Pennsylvania’s Attitude

At the height of the discussions about slavery, the following two articles appeared in Pennsylvania newspapers in Franklin County, located in the south central portion of the state. The city in which these newspapers were published was Chambersburg a city a few miles north of the Maryland border. Chambersburg is approximately 150 miles southwest of Cheltenham.

Note: The article below is from the Franklin County, Pennsylvania, Repository & Transcript. The Repository & Transcript was the mouthpiece for the county’s Republican Party. The paper was not representative of the entire national party, but it still provides an interesting example of how Republicans tailored their message to appeal to different kinds of voters.

Franklin Repository and Transcript, September 14, 1859, p. 4, c. 2
Becoming Africanized

We have often stated that the tendency of extending the area of slavery is to eradicate the white population in the old Southern States. This is fast becoming verified in the very strong-hold of the peculiar institution. The authorities in South Carolina have instituted measures for taking the census of that State, which produces such an abundance of fire-eaters. The returns from seventeen parishes alone, show a decrease of more than 5000 in the white population, in the last four years, (a similar census-taking having occurred in 1855,) whilst the blacks have increased very largely in numbers, in the same time, in those parishes. At this rate the blood-and-thunder State will soon become sufficiently Africanized to suit the tastes of the greatest negro-lovers in the land.

Is it not astonishing that the simpletons who urge so strongly the propriety of repealing the laws of Congress which pronounce the Slave-trade piracy, cannot see that they are preparing for themselves the most horrible doom imaginable? The slave-holders of the South are now almost afraid to go to bed without a revolver under their pillows for fear their darkeys will rise in the night and inflict retaliatory vengence upon their self constituted owners–their unfeeling task-masters. Then why do they insist upon increasing the danger? They had better be upon their guard, and prevent this iniquity, while they have the strength, lest an opening of the Slave trade should result in so completely Africanizing the Southern States as that the tables might be turned–the whites becomes the slaves while the blacks bear rule. The only way slavery is upheld now, or ever was, is by brute force–the law of might. If, therefore, the weak of to-day become the strong of to-morrow, there is nothing in the world which can prevent their enslaving the weaker portion of society–from whom they have learned the inhuman lessons.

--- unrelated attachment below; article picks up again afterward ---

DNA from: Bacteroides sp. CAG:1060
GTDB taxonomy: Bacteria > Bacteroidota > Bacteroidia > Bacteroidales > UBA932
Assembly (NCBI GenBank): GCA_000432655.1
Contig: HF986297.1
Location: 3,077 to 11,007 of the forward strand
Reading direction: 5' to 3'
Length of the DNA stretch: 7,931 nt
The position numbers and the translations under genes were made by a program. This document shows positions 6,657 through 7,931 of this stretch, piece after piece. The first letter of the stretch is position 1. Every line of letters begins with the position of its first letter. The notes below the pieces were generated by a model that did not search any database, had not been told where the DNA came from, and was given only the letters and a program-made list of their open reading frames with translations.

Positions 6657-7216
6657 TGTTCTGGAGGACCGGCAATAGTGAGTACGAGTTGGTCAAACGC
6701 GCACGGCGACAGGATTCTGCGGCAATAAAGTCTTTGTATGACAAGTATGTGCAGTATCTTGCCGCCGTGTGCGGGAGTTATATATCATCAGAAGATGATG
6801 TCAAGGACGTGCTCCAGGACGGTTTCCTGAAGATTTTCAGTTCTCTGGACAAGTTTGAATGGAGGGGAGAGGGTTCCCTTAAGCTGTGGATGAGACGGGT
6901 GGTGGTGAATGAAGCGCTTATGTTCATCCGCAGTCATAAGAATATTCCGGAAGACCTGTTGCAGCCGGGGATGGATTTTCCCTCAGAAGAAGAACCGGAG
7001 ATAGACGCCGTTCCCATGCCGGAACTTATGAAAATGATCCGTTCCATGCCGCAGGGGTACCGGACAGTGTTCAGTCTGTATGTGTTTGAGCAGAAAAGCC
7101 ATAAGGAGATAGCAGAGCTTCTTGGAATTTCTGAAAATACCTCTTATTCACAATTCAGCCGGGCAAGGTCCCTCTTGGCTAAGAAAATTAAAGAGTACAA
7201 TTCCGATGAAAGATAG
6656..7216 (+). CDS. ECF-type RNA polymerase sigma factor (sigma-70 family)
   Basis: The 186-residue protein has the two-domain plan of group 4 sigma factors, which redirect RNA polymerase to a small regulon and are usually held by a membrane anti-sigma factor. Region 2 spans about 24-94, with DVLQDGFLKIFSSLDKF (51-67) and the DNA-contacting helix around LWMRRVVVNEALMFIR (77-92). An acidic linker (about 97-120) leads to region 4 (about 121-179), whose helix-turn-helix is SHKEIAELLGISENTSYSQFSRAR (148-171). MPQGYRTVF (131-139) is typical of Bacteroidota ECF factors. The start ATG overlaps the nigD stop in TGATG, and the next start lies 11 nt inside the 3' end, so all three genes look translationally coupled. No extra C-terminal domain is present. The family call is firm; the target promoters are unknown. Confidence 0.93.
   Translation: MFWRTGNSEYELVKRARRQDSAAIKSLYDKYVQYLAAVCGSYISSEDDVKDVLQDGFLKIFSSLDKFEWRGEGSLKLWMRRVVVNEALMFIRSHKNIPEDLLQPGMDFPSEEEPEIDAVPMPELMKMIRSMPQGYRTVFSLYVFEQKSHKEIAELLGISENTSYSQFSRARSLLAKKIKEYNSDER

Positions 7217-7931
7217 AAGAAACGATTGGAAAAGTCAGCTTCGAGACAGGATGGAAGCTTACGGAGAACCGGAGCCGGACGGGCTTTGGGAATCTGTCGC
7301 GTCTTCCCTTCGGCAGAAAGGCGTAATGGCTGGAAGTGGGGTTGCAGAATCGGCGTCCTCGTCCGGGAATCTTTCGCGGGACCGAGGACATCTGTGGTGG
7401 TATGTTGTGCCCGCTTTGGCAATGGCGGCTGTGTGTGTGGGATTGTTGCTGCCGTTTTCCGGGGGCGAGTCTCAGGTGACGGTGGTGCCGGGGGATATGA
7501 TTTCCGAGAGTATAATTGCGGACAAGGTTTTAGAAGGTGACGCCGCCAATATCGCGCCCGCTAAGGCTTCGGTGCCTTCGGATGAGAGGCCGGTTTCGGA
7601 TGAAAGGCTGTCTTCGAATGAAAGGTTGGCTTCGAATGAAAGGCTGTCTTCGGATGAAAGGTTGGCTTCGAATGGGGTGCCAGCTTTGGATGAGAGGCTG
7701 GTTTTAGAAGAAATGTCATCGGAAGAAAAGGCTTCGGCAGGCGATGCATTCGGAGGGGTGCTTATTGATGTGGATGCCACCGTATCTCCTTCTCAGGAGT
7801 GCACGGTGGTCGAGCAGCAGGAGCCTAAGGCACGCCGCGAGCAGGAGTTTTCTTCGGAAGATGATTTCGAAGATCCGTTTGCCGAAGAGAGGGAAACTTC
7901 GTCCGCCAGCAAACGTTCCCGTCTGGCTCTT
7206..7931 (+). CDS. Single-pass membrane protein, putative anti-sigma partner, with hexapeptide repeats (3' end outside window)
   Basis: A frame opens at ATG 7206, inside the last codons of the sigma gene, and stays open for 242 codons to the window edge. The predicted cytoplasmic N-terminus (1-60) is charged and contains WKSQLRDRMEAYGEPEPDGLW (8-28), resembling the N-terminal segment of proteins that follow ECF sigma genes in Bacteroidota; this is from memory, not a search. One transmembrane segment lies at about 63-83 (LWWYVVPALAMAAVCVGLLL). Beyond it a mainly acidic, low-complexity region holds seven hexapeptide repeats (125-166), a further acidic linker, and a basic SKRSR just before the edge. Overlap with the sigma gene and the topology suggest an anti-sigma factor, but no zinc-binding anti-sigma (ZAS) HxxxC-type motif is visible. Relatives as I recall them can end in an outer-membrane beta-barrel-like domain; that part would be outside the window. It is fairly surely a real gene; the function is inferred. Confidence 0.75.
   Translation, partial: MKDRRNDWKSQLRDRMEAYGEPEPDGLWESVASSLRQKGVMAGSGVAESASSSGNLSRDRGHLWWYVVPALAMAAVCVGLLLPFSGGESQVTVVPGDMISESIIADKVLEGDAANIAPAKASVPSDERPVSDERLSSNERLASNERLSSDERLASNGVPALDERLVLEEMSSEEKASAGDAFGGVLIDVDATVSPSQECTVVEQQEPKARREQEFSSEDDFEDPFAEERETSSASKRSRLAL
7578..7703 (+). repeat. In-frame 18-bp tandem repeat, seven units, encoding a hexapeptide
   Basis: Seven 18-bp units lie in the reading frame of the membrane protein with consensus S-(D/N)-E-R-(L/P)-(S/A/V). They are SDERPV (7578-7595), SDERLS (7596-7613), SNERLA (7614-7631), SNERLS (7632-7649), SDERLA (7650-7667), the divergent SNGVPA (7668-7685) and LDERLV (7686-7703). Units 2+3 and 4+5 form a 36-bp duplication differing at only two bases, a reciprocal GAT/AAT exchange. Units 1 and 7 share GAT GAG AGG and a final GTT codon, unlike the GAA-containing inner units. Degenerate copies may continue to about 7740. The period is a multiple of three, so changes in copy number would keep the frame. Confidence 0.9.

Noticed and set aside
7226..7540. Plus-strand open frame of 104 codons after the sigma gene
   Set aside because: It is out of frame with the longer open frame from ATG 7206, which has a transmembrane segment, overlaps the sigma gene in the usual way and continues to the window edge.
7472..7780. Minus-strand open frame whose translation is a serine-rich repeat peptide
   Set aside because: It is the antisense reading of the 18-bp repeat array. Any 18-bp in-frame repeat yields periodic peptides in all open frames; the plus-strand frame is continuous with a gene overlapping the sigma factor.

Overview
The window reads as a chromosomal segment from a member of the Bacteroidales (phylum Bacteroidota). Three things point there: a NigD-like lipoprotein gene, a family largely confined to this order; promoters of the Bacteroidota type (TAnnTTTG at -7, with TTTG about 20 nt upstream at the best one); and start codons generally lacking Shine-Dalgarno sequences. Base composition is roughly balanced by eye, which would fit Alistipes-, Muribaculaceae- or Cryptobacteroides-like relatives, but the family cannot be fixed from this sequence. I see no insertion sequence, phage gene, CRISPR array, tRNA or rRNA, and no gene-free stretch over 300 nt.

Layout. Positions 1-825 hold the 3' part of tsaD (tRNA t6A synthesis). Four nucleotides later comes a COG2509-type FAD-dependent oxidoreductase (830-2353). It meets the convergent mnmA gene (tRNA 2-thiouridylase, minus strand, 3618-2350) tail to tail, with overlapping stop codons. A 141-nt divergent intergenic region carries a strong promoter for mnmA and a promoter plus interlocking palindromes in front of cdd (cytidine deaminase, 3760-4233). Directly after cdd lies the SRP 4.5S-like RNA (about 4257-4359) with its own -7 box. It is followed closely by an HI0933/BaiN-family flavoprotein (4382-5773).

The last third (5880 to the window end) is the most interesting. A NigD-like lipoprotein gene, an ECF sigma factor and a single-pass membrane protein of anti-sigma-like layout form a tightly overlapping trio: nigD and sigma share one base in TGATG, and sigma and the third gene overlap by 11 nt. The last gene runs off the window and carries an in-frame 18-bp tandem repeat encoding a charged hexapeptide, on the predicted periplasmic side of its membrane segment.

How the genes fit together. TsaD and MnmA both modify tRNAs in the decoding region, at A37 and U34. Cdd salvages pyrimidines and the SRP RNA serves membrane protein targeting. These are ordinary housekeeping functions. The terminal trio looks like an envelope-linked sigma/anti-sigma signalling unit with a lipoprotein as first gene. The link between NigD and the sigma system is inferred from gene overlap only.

Nearly eight months later this article appeared in the city’s other newspaper.

Note: The article below is from the Franklin County, Pennsylvania, Valley Spirit. This paper was closely tied to the county’s Democratic Party.

The Valley Spirit, May 2, 1860, p. 4, c. 1
The Abolition of Slavery

The abolitionists object to slavery as an element of political power. They complain that the whites of the South vote for their negroes–that three-fifths of all the negroes are taken into the account in adjusting the ratio of Congressional representation. This, they say, gives the South more political power than she is justly entitled to.

We reply that the Constitution of the United States provides for the enumeration of three-fifths of all the Southern slaves, and that to attack this arrangement is to attack the work of the founders of our Republic. But how much better off would the North be if slavery were abolished? If the Southern negroes were set free, not merely three-fifths, but all of them would be counted, as all negroes are now counted at the North.

There are about five million slaves in the country, three millions of whom are taken into the account in apportioning political power among the States. Set them free and the two millions who are now excluded will have to be counted. At the present ratio of representation, this would give twenty more members of Congress to the Southern States! Do the abolitionists wish to endow the Southern States with more political power than they already possess?

The rooting out of slavery would not promote Northern interests. It would directly conflict with the interests of Pennsylvania, if there is any truth in the claim that the interests of this State require an increased tariff–for the South is opposed to an increase of the tariff, and if slavery should be abolished and twenty more Representatives be added to the Southern strength in Congress, anybody of sense can see that there would be just so many more votes against an increase of tariff.


According to the 1860 US Census there were 523 African Americans living in the Chambersburg limits. In Franklin County precincts that voted for Lincoln in 1860 also contained the majority of churches in the following denominations: Dunker, German Reformed, Manees, Methodist Episcopal, Union, and United Brethren. Some denominations had churches located in both precincts that went for Lincoln and those that went for Breckinridge: Lutherans and Catholics. The lone African church was located in a precinct that went for Lincoln. The geographic locations of churches relative to the precinct’s voting pattern in 1860, then, reveal few clues about ethnicity and political expression.


Back to top